Posted by Robert Half on 24 April 2015
You will be surprised how many businesses are unable to avoid making common hiring mistakes, and end up regretting the employee they recruit. If you do make a bad hiring decision though, do you know how to handle an underperforming employee who doesn't meet expectations? There are various options available to you as an employer to grow a successful team, involving different levels of intervention.
One thing's for sure, you can't simply brush this issue under the rug. Underperforming employees can impact on productivity, team morale, the atmosphere in the office and ultimately your organisation's bottom line. They can add to costs and also impact on revenues.
Here are some of the steps you can potentially take to solve the problem of an underperforming employee:
1. Conduct a performance review
First and foremost, you need to ensure the employee understand the demands of the job, and what is expected of them. Then you need to establish whether they have the means and resources necessary to perform to the required level. A good place to do this is in a performance review. It may be the case that providing employee training or allocating a mentor can help them get up to speed.
2. Give the employee time
It can take some professionals a little longer than others to learn their new role. If they are putting in the effort and showing small signs of improvement, it may just be a case of trying to nurture the employee and bring them on gradually. You can monitor the situation closely and delay more direct intervention until you are sure it is 100 per cent necessary.
3. Talk to the employee
Underperforming employees may not know there is an issue with their work until you tell them. It is important to provide regular feedback from the outset, as part of the onboarding and training process, to ensure your employee has a clear idea of what is required. This can help them focus on doing their job more effectively, and work on their areas of weakness.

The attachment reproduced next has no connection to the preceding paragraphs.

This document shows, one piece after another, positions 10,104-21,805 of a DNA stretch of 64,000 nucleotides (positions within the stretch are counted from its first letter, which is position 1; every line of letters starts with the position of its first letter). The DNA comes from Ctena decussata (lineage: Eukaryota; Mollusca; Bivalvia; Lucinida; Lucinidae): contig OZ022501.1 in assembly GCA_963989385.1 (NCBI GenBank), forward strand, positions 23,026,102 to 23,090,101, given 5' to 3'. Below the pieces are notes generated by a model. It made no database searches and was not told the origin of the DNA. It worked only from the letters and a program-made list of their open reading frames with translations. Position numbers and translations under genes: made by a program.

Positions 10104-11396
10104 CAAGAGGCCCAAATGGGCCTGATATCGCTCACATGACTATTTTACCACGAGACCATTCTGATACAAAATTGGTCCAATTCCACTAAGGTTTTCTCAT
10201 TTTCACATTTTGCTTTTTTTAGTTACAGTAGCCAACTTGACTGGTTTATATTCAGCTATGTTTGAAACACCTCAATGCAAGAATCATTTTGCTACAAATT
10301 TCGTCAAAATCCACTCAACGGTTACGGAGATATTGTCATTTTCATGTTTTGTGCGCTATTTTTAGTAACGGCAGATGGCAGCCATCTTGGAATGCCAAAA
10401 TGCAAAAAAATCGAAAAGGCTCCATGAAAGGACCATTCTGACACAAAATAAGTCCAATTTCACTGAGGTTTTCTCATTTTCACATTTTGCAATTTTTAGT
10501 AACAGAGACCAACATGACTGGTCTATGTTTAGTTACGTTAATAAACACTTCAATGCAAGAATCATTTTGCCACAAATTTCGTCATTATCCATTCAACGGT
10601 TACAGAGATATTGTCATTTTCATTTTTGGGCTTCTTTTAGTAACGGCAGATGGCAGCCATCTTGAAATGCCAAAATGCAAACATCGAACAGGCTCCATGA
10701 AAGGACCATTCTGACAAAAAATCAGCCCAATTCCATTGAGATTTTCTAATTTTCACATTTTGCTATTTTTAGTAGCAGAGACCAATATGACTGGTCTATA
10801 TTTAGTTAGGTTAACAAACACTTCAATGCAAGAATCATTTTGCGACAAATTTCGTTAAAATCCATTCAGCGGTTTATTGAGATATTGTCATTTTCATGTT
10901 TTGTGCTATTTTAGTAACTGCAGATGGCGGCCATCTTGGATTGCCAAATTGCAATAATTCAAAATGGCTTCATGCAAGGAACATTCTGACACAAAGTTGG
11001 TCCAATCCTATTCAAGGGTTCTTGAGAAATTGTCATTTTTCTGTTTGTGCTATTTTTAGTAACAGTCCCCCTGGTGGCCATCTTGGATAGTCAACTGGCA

4. Consider reallocation
If it is clear that the employee cannot do the job as required, you may need to take tasks from them or even move them to a different team. Consider whether they have transferrable skills which can add greater value in another part of the business. Having invested in the employee - spending money on the recruitment and onboarding process. Finding them a different role within your organisation may work to everybody's benefit, saving time and additional expense.
5. Part ways
If training and reallocation have proven ineffective, and you still have an employee who costs more than they deliver, you may have to let them go. It will cost you money to re-recruit for the role, and leave you short-staffed in the interim, but in the longer term a bad employee may prove more harmful to the business. Making an employee redundant is never a comfortable process; it needs to be handled delicately and fairly, with all legal processes observed. You also need to provide support and advice for the individual concerned, to assist them finding a role which is more suited to them.
6. Learn from the mistake
When you come to re-hire for the position, it's important to think about how the hiring mistake of an underperforming employee occurred. Were you looking for the wrong attributes on applicant's CV's? Did you ask the wrong questions during the interview, or even conduct the wrong type of interview? And did you prioritise the wrong candidate qualities when making your final choice? Assessing the steps taken in the hiring process to bring the employee onboard can help ensure any mistakes are avoided second time around. If you didn't use a recruitment agency initially, then you may wish to consult their expertise the second time around.